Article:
45

is in chapter V.) While it appears to be clear that art. 431 does not interfere with the application of art. 127, the current purpose of art. 431 appears unclear. 155. Articles 589 to 614 LECrim (together with art. 127 PC) apply to pre-trial seizure. The use of provisional measures (including the seizure of proceeds) can be ordered (1) to prevent the supposed offender from altering his financial position or credit, resulting in the loss of components of possession connected to or obtained from the corruption offence under investigation; or (2) when there are reasons to presume that an object can serve as evidence. The Responses indicate that in cases of drug related offences, seizure can be ordered on a third ground: to secure the payment of a confiscation order. This power is apparently unavailable in bribery cases. [See Responses § 7.3(a)] 156. ACPO's support units are very useful in investigations aimed at identifying and tracing proceeds of economic crime, including corruption. In particular, the Support Units of the Tax Inspectorate and the General State Financial Controller’s Office assist the ACPO in relation to movements of funds, fiscal and taxation examination and financial operations, and provide direct access to the Tax Inspectorate’s Consolidated Data Base. In appropriate cases, the ACPO can seek assistance from other Tax Inspectorate bodies. The police support units also assist the ACPO in tracing and recovering illegally gained property, funds and capital. Commentary: The lead examiners welcome the expanded scope of art. 127 PC and in particular its application to the confiscation of substitute property. They consider that the ACPO is well-equipped to effectively carry out seizure and confiscation in major cases. The examiners consider that the Working Group should follow up to ensure that confiscation in foreign bribery cases is governed by art. 127 PC and that art. 431 PC does not limit confiscation in such cases. 4.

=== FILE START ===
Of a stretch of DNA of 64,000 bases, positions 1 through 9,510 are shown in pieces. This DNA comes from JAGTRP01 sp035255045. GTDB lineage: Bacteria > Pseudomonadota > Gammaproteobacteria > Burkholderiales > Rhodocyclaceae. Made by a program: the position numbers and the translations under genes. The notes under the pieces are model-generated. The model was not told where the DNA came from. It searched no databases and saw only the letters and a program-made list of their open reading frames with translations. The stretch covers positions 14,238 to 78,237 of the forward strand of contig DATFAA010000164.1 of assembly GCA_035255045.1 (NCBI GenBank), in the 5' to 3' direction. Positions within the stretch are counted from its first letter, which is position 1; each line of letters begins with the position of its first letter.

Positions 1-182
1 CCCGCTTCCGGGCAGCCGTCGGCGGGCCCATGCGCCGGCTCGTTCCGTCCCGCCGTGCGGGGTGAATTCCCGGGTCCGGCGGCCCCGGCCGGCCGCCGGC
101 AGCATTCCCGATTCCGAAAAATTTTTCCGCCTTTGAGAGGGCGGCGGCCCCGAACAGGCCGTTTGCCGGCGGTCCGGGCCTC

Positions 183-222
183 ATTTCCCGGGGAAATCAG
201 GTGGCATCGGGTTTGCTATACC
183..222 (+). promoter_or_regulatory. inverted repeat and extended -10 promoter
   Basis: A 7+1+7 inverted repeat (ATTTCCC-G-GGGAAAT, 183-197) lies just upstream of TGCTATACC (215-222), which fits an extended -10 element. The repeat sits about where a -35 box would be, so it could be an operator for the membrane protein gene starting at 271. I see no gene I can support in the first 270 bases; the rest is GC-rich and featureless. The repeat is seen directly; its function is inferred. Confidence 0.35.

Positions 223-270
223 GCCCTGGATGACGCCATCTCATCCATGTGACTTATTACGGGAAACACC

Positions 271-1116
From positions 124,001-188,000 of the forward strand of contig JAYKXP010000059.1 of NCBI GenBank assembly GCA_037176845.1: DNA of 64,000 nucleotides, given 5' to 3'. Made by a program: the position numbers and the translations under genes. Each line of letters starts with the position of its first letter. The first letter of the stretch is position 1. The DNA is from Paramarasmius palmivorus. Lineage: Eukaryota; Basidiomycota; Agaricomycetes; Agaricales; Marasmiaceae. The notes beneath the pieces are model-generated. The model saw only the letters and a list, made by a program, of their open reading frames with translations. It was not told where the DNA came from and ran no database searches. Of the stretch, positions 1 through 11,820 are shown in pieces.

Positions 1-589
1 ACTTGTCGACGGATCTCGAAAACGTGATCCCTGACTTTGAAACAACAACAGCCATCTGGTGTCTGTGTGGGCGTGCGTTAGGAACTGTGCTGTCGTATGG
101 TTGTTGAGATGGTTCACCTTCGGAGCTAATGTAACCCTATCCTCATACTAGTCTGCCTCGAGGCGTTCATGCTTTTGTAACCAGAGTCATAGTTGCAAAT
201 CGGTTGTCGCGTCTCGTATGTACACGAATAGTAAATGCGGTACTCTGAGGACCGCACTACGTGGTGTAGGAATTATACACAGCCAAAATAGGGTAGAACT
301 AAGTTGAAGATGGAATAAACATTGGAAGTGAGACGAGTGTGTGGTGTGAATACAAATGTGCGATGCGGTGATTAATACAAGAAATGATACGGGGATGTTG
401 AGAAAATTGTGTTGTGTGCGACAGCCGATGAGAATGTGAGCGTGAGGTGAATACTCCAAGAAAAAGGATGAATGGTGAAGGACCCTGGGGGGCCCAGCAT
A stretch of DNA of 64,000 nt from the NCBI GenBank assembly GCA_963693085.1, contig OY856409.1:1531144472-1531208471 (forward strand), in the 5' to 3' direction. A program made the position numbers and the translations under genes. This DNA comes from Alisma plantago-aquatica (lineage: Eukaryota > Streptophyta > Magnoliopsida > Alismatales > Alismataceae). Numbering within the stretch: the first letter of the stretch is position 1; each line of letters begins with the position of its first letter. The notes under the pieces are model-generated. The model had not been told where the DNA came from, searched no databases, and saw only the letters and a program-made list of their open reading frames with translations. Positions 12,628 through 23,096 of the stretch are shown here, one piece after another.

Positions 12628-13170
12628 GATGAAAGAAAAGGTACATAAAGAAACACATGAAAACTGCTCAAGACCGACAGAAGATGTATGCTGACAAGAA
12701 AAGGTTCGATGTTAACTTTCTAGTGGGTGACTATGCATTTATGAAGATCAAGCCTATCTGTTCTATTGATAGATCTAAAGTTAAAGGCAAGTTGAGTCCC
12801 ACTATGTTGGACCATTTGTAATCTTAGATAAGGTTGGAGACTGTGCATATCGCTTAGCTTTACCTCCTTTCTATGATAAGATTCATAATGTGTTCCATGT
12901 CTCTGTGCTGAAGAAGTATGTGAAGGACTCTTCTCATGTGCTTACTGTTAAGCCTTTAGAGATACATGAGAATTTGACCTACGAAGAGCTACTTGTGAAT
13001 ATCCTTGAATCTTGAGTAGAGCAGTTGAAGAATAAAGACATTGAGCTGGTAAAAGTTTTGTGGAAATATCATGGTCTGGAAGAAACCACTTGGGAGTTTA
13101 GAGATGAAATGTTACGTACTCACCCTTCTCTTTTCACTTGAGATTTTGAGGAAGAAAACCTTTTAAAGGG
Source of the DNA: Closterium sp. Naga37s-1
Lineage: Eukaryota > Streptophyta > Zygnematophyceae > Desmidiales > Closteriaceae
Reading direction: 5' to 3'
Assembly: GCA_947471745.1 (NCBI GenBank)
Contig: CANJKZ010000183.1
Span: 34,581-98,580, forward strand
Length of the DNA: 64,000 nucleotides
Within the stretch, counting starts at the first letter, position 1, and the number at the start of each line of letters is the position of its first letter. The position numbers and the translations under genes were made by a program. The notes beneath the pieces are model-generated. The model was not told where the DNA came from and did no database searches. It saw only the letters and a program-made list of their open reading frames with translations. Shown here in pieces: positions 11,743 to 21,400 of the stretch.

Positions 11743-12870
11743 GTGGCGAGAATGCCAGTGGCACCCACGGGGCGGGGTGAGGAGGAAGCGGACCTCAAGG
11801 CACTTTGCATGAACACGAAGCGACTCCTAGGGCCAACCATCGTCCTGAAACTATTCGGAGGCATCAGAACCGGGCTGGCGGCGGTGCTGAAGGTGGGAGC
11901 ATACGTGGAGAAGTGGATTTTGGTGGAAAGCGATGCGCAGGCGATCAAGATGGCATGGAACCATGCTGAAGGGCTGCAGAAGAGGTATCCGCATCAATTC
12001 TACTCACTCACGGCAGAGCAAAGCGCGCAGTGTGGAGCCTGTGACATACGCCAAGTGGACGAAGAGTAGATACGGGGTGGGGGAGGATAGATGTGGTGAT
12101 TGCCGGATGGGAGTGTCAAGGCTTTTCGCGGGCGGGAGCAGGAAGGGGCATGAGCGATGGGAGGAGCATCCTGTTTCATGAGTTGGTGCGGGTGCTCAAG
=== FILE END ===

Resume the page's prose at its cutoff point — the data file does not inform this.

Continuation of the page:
Related offences and obligations

a)

Denial of tax deductibility of foreign bribes and enforcement

157. The Companies Tax Law and the Personal Income Tax Law do not expressly deny the tax deductibility of bribes paid to foreign public officials.59 As in Phase 1, Spain relies on a Supreme Court decision finding that expressly prohibited behaviour cannot give rise to a deduction.60 The expenses in that case related to costs incurred by a company in advertising and promoting gaming activities which were prohibited and characterized as “serious misconduct” under gaming regulations. The Supreme Court overturned the decision of the lower court, which had found the expense deductible. The Court reinstated the decision of the tax authorities that to acknowledge the expenses as tax deductible “would be tantamount to accepting as legal, in the domain of taxation, behaviour expressly prohibited” by law. 158. Reliance on such a broad principle raises the issue of awareness of the foreign bribery offence by tax inspectors. During the on-site visit, tax officials contended that it would be "obvious" or that it would be a matter of "common sense" to a tax inspector that a foreign bribe is a crime and therefore could not be deducted. The lead examiners are sceptical about general awareness that foreign bribery is a crime as a basis for the effective enforcement of the prohibition. There have not been any directives or guidelines issued to Spanish tax authorities to make them aware that foreign bribe payments are not deductible or to explain the relevant Penal Code provisions. (See Supp. Responses § 33). Law professors, media 59

Pursuant to article 26 of the Personal Income Tax Law, the provisions under the Companies Tax Law also apply to natural persons in determining their income from economic activities.

60

Decision of the Supreme Court (Third Chamber) of 4 July 1998, Appeal no. 3065/1992.